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Artikel

Access_open Rechtspraak en waarheid in Aischylos’ Oresteia en Yael Farbers Molora

Tijdschrift Netherlands Journal of Legal Philosophy, Aflevering 2 2013
Trefwoorden Oresteia, tragedy, conflict resolution, truth and reconciliation commission, restorative justice
Auteurs Lukas van den Berge
SamenvattingAuteursinformatie

    This article explores the themes of injustice and dehumanization in Aeschylus’ Oresteia and Yael Farber’s Molora, in which the story of the Oresteia is dramatized against the backdrop of post-apartheid South Africa. It is argued that both plays depict wrongdoers and victims alike as social outcasts. Thus, they can both be described with Paul Ricoeur as ‘sketches of a man,’ not being able to live up to their full human potential. Borrowing from Ricoeur’s legal philosophy, it is then explained how public trials and hearings help them to reintegrate into society, in which they can regain their full humanity.


Lukas van den Berge
Lukas van den Berge is researcher at the Montaigne Centre for Judicial Administration and Conflict Resolution of Utrecht University (the Netherlands), where he prepares a dissertation on the theory of administrative procedural law.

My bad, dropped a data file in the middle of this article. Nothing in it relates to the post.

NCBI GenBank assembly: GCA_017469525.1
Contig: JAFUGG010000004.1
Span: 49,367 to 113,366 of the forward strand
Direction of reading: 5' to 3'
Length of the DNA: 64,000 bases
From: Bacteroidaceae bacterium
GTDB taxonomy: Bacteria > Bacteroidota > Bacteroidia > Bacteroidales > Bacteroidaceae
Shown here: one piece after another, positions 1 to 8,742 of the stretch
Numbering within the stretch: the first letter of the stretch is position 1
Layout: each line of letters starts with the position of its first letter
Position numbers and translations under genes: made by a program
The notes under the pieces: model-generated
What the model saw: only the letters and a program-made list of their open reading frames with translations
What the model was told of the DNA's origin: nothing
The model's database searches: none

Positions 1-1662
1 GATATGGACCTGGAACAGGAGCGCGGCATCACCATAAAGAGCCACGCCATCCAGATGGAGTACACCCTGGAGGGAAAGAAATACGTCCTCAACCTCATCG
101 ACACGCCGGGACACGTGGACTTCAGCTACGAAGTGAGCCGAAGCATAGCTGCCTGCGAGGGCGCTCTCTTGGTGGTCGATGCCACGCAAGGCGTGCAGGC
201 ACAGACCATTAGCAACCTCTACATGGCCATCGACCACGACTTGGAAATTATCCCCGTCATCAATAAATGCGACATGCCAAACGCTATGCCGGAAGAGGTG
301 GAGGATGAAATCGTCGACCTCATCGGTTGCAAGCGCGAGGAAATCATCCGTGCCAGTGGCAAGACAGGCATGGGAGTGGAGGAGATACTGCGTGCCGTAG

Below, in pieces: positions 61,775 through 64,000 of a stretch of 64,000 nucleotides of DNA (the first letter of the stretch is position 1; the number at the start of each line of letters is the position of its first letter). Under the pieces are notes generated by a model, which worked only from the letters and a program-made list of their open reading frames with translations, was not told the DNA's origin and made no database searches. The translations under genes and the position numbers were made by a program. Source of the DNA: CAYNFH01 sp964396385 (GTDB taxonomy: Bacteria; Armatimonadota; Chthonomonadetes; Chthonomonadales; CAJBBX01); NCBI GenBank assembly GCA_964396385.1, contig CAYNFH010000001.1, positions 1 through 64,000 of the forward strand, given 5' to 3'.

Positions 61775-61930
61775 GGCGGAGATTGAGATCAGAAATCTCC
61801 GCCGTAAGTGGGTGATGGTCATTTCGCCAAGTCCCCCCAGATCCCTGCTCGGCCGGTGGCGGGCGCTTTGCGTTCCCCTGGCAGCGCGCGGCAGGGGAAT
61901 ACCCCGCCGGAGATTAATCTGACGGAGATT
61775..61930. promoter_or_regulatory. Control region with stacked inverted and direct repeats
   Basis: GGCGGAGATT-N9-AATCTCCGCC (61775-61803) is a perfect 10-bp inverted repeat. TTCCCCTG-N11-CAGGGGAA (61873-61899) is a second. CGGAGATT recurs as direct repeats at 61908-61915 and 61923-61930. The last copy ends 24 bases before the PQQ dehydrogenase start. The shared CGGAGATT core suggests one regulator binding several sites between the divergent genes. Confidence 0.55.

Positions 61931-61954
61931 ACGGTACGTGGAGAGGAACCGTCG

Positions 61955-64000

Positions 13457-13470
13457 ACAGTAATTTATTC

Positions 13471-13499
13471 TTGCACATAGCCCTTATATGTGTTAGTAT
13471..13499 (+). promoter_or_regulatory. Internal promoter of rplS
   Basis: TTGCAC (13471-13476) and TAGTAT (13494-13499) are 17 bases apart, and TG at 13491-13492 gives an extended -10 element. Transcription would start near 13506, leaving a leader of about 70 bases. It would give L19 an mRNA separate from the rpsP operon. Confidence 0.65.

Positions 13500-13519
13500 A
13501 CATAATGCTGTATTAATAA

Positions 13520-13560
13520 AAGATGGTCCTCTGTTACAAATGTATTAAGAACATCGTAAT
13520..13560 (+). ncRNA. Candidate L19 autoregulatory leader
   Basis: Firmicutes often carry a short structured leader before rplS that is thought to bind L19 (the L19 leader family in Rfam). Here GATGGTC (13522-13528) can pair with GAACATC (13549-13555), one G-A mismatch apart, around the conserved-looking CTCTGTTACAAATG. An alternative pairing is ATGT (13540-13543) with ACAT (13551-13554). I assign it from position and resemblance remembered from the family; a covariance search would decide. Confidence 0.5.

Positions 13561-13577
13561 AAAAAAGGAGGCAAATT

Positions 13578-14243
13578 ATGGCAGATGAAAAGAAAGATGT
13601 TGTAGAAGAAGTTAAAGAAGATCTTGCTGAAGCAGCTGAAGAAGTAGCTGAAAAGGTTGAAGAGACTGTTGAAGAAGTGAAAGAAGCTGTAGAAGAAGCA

Artikel

Access_open ‘God hath given the world to men in common’

Grenzen aan privé-eigendom in geval van nood en verspilling in het middeleeuwse en vroegmoderne natuurrecht

Tijdschrift Netherlands Journal of Legal Philosophy, Aflevering 1 2013
Trefwoorden natural law, property, rights of the poor, extreme necessity, necessitas urgens et evidens
Auteurs Marc de Wilde
SamenvattingAuteursinformatie

    This article examines what limitations to private property John Locke recognizes to protect the rights of the poor. As has been pointed out in the literature, Locke’s ideas on the limitations to private property have been influenced by medieval discussions about the rights of the poor and the principle of extreme necessity. Confirming this interpretation, the article shows that Locke borrows the distinction between ‘ordinary need’ and ‘evident and urgent necessity’ from Thomas Aquinas. Taking position in a debate among Grotius and Pufendorf, Locke argues that the poor have a natural right to the ‘surplus’ of somebody else’s possessions, and that this right becomes legally enforceable in case of ‘evident and urgent necessity.’


Marc de Wilde
Marc de Wilde is Professor of Legal Theory at the University of Amsterdam.
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